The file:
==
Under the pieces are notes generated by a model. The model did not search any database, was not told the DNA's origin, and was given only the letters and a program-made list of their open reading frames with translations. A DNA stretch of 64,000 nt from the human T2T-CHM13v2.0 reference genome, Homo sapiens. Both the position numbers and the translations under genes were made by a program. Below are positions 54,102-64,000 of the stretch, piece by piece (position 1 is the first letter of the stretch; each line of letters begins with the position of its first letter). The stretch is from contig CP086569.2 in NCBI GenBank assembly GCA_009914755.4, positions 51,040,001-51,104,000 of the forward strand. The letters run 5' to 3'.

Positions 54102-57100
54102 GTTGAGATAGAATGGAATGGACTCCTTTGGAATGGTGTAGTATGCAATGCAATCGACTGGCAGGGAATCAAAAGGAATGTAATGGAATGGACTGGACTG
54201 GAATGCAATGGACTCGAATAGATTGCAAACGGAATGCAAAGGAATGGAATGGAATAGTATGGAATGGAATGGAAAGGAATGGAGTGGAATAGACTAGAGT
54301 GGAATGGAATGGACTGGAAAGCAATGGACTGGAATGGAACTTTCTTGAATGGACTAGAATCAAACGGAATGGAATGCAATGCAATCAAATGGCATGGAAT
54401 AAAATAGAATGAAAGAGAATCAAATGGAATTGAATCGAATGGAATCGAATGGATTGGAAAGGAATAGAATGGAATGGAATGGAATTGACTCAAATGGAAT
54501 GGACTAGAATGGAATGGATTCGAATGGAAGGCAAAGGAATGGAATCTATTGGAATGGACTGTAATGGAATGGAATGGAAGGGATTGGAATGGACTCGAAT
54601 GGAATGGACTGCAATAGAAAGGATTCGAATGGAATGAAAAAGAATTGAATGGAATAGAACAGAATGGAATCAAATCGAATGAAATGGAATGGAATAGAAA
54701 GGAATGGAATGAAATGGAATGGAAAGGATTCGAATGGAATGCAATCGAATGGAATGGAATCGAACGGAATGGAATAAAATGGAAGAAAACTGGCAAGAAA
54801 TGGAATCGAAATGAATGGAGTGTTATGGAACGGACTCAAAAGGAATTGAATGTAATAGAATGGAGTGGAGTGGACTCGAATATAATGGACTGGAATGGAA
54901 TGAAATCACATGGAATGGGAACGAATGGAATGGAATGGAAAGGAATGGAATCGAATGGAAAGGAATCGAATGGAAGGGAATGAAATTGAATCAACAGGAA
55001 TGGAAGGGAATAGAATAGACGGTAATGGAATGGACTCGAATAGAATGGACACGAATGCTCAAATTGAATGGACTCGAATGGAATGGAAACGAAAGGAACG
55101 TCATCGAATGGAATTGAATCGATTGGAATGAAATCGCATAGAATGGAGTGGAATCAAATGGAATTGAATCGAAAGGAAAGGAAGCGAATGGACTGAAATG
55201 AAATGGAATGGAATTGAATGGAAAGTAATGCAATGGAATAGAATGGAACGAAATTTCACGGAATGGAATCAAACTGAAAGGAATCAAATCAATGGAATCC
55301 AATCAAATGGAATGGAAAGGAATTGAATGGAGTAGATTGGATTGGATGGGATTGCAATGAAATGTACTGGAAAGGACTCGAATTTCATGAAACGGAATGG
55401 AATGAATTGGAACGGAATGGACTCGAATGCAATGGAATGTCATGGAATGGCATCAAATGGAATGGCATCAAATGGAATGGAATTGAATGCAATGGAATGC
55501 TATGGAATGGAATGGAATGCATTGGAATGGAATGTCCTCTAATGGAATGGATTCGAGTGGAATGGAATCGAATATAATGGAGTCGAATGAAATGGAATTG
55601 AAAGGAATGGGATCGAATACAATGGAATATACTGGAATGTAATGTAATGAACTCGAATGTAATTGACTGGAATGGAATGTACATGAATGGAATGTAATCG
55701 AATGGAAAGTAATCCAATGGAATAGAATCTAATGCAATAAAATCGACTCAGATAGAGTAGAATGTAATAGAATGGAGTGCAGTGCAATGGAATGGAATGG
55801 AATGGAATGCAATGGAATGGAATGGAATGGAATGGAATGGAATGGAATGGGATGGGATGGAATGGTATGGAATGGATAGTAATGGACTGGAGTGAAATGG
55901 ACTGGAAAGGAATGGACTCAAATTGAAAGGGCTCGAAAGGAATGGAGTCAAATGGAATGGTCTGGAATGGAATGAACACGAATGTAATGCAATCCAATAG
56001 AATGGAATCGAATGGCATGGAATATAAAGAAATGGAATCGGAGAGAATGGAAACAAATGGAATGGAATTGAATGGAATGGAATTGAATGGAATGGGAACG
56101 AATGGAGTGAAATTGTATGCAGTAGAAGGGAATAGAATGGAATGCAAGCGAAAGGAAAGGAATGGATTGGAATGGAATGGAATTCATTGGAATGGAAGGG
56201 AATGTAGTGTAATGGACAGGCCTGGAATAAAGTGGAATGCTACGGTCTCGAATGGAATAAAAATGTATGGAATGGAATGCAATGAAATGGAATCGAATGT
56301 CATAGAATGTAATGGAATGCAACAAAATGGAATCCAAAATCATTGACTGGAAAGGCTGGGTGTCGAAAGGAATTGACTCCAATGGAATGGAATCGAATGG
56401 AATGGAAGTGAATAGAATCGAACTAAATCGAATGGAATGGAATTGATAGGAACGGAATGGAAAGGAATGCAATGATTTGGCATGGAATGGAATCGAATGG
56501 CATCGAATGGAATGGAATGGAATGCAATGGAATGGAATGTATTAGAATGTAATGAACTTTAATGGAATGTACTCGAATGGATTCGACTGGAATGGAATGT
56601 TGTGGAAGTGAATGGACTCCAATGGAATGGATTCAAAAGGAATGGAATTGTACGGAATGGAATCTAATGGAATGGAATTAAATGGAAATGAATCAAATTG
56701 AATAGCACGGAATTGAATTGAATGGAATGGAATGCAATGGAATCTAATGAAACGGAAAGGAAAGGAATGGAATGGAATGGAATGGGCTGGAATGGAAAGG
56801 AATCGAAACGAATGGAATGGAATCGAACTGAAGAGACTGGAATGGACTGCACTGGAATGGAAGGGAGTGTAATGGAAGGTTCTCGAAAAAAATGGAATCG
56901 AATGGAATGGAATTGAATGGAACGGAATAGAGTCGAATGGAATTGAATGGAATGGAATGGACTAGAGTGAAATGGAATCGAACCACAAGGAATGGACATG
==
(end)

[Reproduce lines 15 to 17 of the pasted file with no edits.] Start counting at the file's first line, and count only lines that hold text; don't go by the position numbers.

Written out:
55301 AATCAAATGGAATGGAAAGGAATTGAATGGAGTAGATTGGATTGGATGGGATTGCAATGAAATGTACTGGAAAGGACTCGAATTTCATGAAACGGAATGG
55401 AATGAATTGGAACGGAATGGACTCGAATGCAATGGAATGTCATGGAATGGCATCAAATGGAATGGCATCAAATGGAATGGAATTGAATGCAATGGAATGC
55501 TATGGAATGGAATGGAATGCATTGGAATGGAATGTCCTCTAATGGAATGGATTCGAGTGGAATGGAATCGAATATAATGGAGTCGAATGAAATGGAATTG